TYLER, Texas (PRESS RELEASE) – From UT Well being East Texas:
Ollie Flores at all times had a calling for serving to others, understanding he wished to work in healthcare from a younger age. However after a difficult few years working as a touring nurse in the course of the top of the COVID-19 pandemic, he was going through burnout and had began to consider leaving the occupation altogether.
However then his son, Teddy, was born requiring instant care within the UT Well being Tyler neonatal intensive care unit. Witnessing the NICU workforce’s expert, compassionate look after his son and their enduring teamwork reignited his ardour for the occupation, main him to not solely keep in a nursing profession however be part of the UT Well being Tyler NICU workforce.
Previous to that, nearly all of Flores’ work had been in crucial care. He met his spouse, JoEllen “Jo” Flores, whereas he was in nursing college and dealing within the emergency room and he or she was working as a bedside nurse within the cardiovascular ICU. After Flores’ crucial care residency at Parkland Memorial Hospital in Dallas, they determined to pursue journey nursing in 2018 to assist lower your expenses for his or her marriage ceremony and a home. They ultimately returned to Texas and had settled in Bullard when the COVID-19 pandemic hit, and Flores returned to the touring circuit.
“These had been the sickest sufferers I had ever labored with, however my thoughts thrived as a result of I thrive in that crucial care setting,” Flores mentioned. “I used to be opening up part of my mind, and I used to be joyful to be concerned in interdisciplinary, team-oriented healthcare.”
Ultimately, his travels introduced him again to the Tyler space when COVID-19 was surging final summer season. The stress of the previous few years had begun to take its toll when he and Jo, who had confronted struggles conceiving, realized she was pregnant in December. Flores was on the verge of searching for one other occupation when Jo gave delivery by way of C-section on Aug. 18.
“I wasn’t positive what was alleged to occur, however after they pulled Teddy out, you would hear a pin drop within the working room. I’m going to take a look at him, and he was purple,” Flores mentioned. “He wasn’t turning pink, he was not a wholesome child. He sounded very junky in his lungs.”
Flores realized simply how precarious issues had been when he was instructed they had been calling a neonatologist, and Teddy was whisked away to the NICU, the place he was positioned on his abdomen and hooked to a CPAP (steady constructive airway strain) machine to assist him breathe.
“All I did for the final 12 months and a half was inclined my sufferers, so watching him proned on the CPAP was actually troublesome,” Flores mentioned.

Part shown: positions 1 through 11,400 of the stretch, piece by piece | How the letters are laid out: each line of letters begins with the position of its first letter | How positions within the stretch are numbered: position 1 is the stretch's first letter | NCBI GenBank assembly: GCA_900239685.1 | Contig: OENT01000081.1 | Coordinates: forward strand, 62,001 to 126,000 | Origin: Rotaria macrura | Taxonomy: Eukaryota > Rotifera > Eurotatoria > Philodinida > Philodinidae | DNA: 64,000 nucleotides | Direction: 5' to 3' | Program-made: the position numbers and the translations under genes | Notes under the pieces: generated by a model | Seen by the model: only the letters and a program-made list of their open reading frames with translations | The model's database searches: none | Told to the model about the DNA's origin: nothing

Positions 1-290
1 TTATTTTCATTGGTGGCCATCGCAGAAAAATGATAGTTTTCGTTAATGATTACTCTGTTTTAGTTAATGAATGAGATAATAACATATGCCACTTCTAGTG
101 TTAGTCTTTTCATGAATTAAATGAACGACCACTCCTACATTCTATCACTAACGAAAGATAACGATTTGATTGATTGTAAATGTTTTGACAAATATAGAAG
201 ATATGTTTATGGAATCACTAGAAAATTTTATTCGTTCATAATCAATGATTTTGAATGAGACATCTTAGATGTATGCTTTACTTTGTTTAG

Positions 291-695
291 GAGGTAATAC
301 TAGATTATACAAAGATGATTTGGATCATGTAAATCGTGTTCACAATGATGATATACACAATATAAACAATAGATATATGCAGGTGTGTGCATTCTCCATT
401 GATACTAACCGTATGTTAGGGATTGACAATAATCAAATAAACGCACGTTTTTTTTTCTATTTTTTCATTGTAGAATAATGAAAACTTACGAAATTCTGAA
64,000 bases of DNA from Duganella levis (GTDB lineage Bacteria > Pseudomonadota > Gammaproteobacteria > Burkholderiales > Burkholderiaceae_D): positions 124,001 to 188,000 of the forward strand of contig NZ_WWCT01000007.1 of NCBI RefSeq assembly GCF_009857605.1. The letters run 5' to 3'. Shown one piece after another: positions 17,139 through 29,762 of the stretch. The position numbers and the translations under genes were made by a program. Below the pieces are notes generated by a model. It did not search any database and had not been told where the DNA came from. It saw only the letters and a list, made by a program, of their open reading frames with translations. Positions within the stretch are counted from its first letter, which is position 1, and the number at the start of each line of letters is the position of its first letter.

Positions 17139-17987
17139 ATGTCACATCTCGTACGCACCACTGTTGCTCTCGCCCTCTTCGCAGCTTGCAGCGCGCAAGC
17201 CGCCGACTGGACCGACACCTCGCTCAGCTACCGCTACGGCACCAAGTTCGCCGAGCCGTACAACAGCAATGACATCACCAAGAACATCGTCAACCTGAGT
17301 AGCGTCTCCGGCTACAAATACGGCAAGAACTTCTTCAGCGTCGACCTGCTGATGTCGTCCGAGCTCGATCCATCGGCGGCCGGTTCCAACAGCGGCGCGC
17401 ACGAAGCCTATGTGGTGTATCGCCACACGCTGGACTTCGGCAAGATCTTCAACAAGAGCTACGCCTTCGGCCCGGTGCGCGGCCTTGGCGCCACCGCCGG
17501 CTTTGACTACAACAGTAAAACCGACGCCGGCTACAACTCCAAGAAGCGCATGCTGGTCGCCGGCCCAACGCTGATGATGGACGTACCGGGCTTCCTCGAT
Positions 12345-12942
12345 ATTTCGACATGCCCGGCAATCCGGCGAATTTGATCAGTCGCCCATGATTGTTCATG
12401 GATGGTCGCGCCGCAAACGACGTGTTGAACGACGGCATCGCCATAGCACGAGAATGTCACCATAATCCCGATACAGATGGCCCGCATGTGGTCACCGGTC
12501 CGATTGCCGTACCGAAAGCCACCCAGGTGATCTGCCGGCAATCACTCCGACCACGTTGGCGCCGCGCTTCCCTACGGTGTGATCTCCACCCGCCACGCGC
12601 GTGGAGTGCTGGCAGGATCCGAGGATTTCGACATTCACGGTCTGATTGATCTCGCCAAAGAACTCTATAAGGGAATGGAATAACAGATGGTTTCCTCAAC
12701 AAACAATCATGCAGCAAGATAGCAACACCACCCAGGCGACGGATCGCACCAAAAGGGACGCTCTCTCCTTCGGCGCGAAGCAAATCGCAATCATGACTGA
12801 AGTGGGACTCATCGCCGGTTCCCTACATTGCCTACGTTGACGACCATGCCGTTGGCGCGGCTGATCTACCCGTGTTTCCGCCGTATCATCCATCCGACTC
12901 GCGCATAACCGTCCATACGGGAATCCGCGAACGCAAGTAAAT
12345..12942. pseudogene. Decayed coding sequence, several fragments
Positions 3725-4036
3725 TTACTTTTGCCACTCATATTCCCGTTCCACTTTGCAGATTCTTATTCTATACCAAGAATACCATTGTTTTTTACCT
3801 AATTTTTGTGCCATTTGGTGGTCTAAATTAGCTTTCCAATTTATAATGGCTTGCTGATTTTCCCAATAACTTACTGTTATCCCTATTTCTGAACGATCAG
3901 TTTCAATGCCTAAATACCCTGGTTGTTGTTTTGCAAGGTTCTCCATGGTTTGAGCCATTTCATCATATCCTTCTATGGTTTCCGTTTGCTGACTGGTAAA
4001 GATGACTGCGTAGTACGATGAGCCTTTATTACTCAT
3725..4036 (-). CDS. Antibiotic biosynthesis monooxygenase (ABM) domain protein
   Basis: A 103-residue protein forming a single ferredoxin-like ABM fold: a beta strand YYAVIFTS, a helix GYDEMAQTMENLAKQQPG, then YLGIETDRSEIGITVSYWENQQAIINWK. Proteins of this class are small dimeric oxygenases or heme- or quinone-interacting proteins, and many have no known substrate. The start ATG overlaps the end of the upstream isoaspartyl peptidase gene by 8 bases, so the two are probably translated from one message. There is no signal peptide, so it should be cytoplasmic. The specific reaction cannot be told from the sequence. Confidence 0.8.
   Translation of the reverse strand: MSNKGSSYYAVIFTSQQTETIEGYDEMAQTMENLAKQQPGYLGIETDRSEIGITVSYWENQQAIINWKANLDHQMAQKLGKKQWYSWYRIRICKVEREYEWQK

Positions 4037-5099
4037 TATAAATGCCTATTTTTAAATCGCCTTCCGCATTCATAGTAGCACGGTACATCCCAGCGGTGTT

Teddy continued to battle to maintain his oxygen ranges up, so the care workforce started discussing with the Floreses the opportunity of intubation.
“We didn’t know what to anticipate. If you intubate, there’s at all times the concern that you simply’ll by no means come off of it and I had simply gone by this with COVID. I intubated much more than I introduced off, and I can nonetheless bear in mind all of their names,” Flores mentioned. “We prayed. We had been actually defeated at that time, however then we stroll again into the NICU, and we see night time nurse Laura Ryan holding him and feeding him with no oxygen. He had turned a nook.”
Flores’ interplay with the NICU workforce sparked in him one thing the grueling years of COVID had virtually extinguished — the curiosity and fervour that drove him into nursing within the first place.
“At this level, the care that we had been receiving was so tailor-made to our wants, and everybody was so personable,” he mentioned. “I had by no means actually labored in a unit the place nurses had been capable of spend that high quality time with their sufferers. That they had rounds with all of us collectively, which was good to see as a result of in crucial care setting you don’t at all times have the power for nurses spherical with sufferers and their households.”
Sooner or later throughout rounds, he met Jordan January, medical supervisor for the NICU, which opened earlier this 12 months.
“I mentioned, ‘This could be an excellent state of affairs. You took care of my son so why can’t I do this for another person,’” he mentioned. She inspired him to use for the job, and he began within the NICU in mid-September.
“One thing was telling me this was the proper transfer. I at all times pray and say, ‘Shut the doorways that should be closed, and open those that should be opened,’” he mentioned. “Every little thing has occurred in my nursing profession the way it was alleged to occur. Every little thing labored out the way it was alleged to.”
Flores mentioned what he enjoys essentially the most about his new function is the power to assist different NICU mother and father who’re feeling as susceptible as he did when Teddy was born.
“What I like essentially the most is being there for the first-time dads as a result of I’m capable of put them comfy for what they’re going by. I inform them, ‘I used to be in your precise spot. My child was in Mattress 1. I’ve been the place you’ve gotten been,’” Flores mentioned. “I always inform them, ‘I’ve been there. It’s going to be OK, and we’re going to do the whole lot in our energy to ensure you guys graduate from the NICU.’”
Teddy graduated the NICU with flying colours, and on Nov. 29, two days earlier than he turned 15 weeks outdated, helped flip the change on the UT Well being Tyler Christmas tree, an honor given to a former affected person annually.
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